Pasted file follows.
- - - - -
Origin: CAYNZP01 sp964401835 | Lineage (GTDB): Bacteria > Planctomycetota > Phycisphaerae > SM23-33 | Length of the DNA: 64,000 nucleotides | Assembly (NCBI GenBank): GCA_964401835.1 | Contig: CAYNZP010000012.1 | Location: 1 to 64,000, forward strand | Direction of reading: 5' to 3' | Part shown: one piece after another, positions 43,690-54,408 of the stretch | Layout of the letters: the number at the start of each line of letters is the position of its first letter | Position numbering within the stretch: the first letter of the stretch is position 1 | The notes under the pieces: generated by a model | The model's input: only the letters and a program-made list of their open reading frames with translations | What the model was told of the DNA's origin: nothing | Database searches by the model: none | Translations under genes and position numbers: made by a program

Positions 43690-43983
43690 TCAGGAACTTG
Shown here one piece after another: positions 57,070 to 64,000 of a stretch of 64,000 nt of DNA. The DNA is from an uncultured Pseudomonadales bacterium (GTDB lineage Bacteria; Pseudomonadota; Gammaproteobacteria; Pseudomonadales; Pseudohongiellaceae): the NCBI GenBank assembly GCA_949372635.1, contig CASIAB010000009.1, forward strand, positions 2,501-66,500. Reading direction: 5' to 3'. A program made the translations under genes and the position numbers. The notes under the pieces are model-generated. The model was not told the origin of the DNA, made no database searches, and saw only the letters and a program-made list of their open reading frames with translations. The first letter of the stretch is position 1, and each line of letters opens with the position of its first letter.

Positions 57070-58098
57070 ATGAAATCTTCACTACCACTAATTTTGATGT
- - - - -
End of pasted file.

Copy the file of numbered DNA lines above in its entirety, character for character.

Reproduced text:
Origin: CAYNZP01 sp964401835 | Lineage (GTDB): Bacteria > Planctomycetota > Phycisphaerae > SM23-33 | Length of the DNA: 64,000 nucleotides | Assembly (NCBI GenBank): GCA_964401835.1 | Contig: CAYNZP010000012.1 | Location: 1 to 64,000, forward strand | Direction of reading: 5' to 3' | Part shown: one piece after another, positions 43,690-54,408 of the stretch | Layout of the letters: the number at the start of each line of letters is the position of its first letter | Position numbering within the stretch: the first letter of the stretch is position 1 | The notes under the pieces: generated by a model | The model's input: only the letters and a program-made list of their open reading frames with translations | What the model was told of the DNA's origin: nothing | Database searches by the model: none | Translations under genes and position numbers: made by a program

Positions 43690-43983
43690 TCAGGAACTTG
Shown here one piece after another: positions 57,070 to 64,000 of a stretch of 64,000 nt of DNA. The DNA is from an uncultured Pseudomonadales bacterium (GTDB lineage Bacteria; Pseudomonadota; Gammaproteobacteria; Pseudomonadales; Pseudohongiellaceae): the NCBI GenBank assembly GCA_949372635.1, contig CASIAB010000009.1, forward strand, positions 2,501-66,500. Reading direction: 5' to 3'. A program made the translations under genes and the position numbers. The notes under the pieces are model-generated. The model was not told the origin of the DNA, made no database searches, and saw only the letters and a program-made list of their open reading frames with translations. The first letter of the stretch is position 1, and each line of letters opens with the position of its first letter.

Positions 57070-58098
57070 ATGAAATCTTCACTACCACTAATTTTGATGT